>> Personally I'm a bit skeptical. I think the reasoning is more that the
>> latest selftests provide more coverage, and therefore should be better
>> tests, even on older kernels.
> The assumption that "the latest selftests provide more coverage, and
> therefore should be better tests, even on older kernels." is incorrect.
> Selftests in general track the kernel features. In some cases, new
> tests could be added that provide better coverage on older kernels,
> however, it is more likely that new tests are added to test new kernel
> features and enhancements to existing features. Based on the second
> "enhancements to existing features" it is more important to test newer
> kernels with older selftests. This does happen in kernel integration
> cycles during development.
> As a general rule, testing stable kernels with their own selftests will
> yield the best results.
I would have agreed totally, if the selftests and the kernel were in
sync since forever. But since the kselftests are a comparatively
recent addition, the number of tests available for features existing
in LTS kernels is really quite small. Just as a comparison, 4.4-LTS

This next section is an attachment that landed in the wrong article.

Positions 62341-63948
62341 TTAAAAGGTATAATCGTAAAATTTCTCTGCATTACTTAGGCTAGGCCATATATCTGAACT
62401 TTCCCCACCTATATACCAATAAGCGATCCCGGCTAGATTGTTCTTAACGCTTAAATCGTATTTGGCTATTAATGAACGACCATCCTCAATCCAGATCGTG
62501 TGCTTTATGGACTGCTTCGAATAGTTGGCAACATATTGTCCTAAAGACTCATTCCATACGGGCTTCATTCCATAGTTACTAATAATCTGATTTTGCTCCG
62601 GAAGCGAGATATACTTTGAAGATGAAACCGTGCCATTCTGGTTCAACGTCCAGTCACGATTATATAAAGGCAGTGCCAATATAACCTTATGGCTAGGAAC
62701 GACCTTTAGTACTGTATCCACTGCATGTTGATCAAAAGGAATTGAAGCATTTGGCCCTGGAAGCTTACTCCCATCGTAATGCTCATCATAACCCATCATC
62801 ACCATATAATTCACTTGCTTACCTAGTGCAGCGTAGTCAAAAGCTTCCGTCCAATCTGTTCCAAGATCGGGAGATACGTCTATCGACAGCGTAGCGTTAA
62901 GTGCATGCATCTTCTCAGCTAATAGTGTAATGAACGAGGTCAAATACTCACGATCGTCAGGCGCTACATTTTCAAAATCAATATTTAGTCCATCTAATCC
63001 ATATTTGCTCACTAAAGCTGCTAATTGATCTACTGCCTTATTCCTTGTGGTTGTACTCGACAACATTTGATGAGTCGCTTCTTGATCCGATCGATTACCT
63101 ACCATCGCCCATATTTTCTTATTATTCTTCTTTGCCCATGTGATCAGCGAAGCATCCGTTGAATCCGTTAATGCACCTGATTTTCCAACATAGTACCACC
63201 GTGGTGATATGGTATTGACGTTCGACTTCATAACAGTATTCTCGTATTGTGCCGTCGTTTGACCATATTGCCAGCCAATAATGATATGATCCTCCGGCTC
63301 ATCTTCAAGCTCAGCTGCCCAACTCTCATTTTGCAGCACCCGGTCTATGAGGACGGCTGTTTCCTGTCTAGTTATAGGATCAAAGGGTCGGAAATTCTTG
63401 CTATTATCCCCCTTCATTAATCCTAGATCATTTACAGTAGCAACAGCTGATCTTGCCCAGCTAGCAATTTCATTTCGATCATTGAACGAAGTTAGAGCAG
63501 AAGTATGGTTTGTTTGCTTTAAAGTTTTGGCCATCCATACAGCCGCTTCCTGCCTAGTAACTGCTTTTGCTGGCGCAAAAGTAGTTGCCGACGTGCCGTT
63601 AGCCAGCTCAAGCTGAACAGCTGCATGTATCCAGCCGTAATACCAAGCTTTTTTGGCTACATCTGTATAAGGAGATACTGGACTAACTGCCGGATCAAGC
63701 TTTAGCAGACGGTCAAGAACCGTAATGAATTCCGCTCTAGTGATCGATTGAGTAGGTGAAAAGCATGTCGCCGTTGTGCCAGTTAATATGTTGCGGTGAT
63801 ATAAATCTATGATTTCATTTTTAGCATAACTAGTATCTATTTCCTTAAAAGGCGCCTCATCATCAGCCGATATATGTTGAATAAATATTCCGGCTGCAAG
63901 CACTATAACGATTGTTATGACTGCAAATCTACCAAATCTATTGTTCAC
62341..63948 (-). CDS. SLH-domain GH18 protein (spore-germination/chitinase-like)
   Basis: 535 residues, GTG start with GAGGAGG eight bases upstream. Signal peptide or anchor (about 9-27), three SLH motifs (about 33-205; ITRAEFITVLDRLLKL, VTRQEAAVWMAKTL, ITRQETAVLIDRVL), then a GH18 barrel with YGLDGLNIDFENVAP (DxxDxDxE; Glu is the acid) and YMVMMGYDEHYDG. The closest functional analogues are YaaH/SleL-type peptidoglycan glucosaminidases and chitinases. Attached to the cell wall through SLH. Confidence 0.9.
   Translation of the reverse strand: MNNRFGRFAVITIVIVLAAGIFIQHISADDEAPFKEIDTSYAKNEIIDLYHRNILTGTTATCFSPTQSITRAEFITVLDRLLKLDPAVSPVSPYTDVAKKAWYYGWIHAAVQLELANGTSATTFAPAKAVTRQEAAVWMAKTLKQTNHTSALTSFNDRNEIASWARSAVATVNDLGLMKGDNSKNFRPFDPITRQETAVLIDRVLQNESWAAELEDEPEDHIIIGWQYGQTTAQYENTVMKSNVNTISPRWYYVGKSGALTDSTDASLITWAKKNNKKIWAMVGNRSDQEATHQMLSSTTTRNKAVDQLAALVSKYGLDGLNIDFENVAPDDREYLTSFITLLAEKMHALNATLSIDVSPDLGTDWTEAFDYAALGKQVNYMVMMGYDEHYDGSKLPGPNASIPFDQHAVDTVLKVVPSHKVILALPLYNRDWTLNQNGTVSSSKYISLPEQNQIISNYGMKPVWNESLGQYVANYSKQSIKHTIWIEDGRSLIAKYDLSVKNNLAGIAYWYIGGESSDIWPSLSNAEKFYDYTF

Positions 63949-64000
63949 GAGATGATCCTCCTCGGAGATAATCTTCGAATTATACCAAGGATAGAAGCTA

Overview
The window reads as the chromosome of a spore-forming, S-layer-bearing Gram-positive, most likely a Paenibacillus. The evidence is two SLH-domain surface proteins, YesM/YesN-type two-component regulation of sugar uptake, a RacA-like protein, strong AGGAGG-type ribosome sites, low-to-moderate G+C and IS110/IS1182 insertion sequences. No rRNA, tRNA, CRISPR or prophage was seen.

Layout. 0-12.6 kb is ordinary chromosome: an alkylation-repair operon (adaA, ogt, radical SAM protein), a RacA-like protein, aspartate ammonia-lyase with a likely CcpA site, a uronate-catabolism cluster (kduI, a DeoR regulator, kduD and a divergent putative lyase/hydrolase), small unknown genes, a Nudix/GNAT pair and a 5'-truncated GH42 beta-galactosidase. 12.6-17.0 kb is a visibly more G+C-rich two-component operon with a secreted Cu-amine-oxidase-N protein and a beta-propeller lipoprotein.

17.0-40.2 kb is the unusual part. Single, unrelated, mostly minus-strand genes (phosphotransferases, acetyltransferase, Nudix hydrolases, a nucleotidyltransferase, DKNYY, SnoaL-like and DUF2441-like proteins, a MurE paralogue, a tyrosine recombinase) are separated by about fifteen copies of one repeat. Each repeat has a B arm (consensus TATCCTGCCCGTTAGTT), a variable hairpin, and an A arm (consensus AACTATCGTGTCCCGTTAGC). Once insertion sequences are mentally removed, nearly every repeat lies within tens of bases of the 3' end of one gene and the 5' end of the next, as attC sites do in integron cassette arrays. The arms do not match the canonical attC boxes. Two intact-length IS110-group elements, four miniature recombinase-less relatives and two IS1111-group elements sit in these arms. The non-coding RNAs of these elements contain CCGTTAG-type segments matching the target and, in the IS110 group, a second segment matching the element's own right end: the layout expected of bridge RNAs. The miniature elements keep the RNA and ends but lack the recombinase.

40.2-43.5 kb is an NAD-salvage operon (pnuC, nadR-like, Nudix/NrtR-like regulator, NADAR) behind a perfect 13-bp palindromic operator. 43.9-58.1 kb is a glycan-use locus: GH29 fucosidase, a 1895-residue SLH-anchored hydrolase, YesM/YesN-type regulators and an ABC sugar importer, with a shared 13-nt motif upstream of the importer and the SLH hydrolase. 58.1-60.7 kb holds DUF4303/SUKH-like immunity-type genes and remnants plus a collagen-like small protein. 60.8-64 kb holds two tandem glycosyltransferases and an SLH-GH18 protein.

misses tests for bpf, cpufreq, gpio, media_tests, networking, prctl,
to name a few.

Also, while trying to run kselftests from later kernels with 4.4, we
only had a few failures for existing features, while most other tests
ran ok. Just another data point.

>>>> Right. I really think stable kernels should be tested with their own
>>>> selftests. If some test is needed in a stable kernel it should be
>>>> backported to that stable kernel.
>>> Correct. This is always a safe option. There might be cases that even
>>> prevent tests being built, especially if a new feature adds new fields
>>> to an existing structure.
>>> It appears in some cases, users want to run newer tests on older kernels.
>>> Some tests can clearly detect feature support using module presence and/or
>>> Kconfig enabled or disabled. These are conditions even on a kernel that
>>> supports a new module or new config option. The kernel the test is running
>>> on might not have the feature enabled or module might not be present. In
>>> these cases, it would be easier to detect and skip the test.
>>> However, some features aren't so easy. For example:
>>> - a new flag is added to a syscall, and new test is added. It might not
>>> be easy to detect that.
>>> - We might have some tests that can't detect and skip.
>>> Based on this discussion, it is probably accurate to say:
>>> 1. It is recommended that selftests from the same release be run on the
>>> kernel.
>>> 2. Selftests from newer kernels will run on older kernels, user should
>>> understand the risks such as some tests might fail and might not
>>> detect feature degradation related bugs.
>>> 3. Selftests will fail gracefully on older releases if at all possible.
>> How about gracefully be skipped instead of fail?
> Yes. That is the goal and that is what tests do. Tests do detect
> dependencies on features, modules, config options and decide to skip